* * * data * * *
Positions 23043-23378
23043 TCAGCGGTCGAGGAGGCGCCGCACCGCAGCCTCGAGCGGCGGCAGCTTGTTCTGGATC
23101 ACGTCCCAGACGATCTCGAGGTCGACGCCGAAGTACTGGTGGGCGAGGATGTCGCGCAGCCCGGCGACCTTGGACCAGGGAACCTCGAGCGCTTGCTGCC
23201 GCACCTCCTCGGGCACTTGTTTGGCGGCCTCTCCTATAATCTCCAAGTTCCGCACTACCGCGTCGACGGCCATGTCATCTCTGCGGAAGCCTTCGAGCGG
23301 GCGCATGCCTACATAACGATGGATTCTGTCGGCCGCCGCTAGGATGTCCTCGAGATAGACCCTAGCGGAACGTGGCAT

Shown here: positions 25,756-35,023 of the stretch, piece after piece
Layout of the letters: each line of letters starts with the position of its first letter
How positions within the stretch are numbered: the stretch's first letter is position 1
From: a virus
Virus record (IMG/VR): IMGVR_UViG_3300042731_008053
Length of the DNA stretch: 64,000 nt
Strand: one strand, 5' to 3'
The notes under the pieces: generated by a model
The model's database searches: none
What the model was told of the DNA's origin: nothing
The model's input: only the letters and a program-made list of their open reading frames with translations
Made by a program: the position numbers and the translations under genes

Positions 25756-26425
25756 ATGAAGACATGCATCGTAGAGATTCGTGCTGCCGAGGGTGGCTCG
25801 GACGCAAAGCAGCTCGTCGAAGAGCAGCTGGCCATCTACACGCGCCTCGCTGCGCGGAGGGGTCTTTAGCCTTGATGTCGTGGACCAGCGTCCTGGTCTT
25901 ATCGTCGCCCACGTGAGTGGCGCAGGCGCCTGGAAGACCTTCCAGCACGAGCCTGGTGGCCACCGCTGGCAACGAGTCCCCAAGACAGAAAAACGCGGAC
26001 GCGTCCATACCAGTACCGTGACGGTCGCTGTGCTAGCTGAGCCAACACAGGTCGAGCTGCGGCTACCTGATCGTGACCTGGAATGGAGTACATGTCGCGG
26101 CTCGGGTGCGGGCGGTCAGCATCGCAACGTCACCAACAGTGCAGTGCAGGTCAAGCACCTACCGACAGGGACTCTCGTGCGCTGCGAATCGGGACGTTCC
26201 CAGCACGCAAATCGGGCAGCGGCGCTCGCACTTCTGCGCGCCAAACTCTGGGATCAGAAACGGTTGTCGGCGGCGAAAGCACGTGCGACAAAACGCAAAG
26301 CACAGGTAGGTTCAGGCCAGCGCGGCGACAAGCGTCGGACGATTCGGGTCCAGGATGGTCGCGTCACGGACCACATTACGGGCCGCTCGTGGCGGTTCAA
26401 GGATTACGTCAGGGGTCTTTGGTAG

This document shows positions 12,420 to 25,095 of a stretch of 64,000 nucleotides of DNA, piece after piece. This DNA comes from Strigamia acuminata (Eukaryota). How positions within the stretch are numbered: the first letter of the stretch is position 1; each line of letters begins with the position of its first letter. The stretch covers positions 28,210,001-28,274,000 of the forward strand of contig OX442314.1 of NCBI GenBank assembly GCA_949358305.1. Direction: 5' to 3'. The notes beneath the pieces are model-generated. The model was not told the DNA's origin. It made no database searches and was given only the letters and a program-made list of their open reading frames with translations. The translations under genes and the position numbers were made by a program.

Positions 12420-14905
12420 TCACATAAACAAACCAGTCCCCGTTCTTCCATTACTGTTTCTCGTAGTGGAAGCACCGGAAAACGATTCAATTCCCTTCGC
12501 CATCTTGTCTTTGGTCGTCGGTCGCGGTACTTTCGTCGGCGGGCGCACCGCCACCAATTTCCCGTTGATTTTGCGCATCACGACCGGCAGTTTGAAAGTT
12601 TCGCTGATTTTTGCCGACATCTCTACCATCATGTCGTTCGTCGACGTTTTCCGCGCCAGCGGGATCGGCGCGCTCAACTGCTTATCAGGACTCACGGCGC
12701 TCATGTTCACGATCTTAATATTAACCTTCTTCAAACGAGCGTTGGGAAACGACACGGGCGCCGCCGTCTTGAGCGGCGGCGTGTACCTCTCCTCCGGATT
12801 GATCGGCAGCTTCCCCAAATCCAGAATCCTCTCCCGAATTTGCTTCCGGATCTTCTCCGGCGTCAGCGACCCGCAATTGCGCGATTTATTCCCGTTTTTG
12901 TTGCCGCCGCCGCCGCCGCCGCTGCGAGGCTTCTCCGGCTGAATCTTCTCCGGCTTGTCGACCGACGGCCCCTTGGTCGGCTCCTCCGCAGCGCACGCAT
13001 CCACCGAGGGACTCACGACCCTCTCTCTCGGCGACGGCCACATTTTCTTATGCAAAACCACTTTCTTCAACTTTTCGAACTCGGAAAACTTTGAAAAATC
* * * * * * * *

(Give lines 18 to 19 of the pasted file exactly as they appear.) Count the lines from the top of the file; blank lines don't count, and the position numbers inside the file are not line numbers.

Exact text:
Positions 25756-26425
25756 ATGAAGACATGCATCGTAGAGATTCGTGCTGCCGAGGGTGGCTCG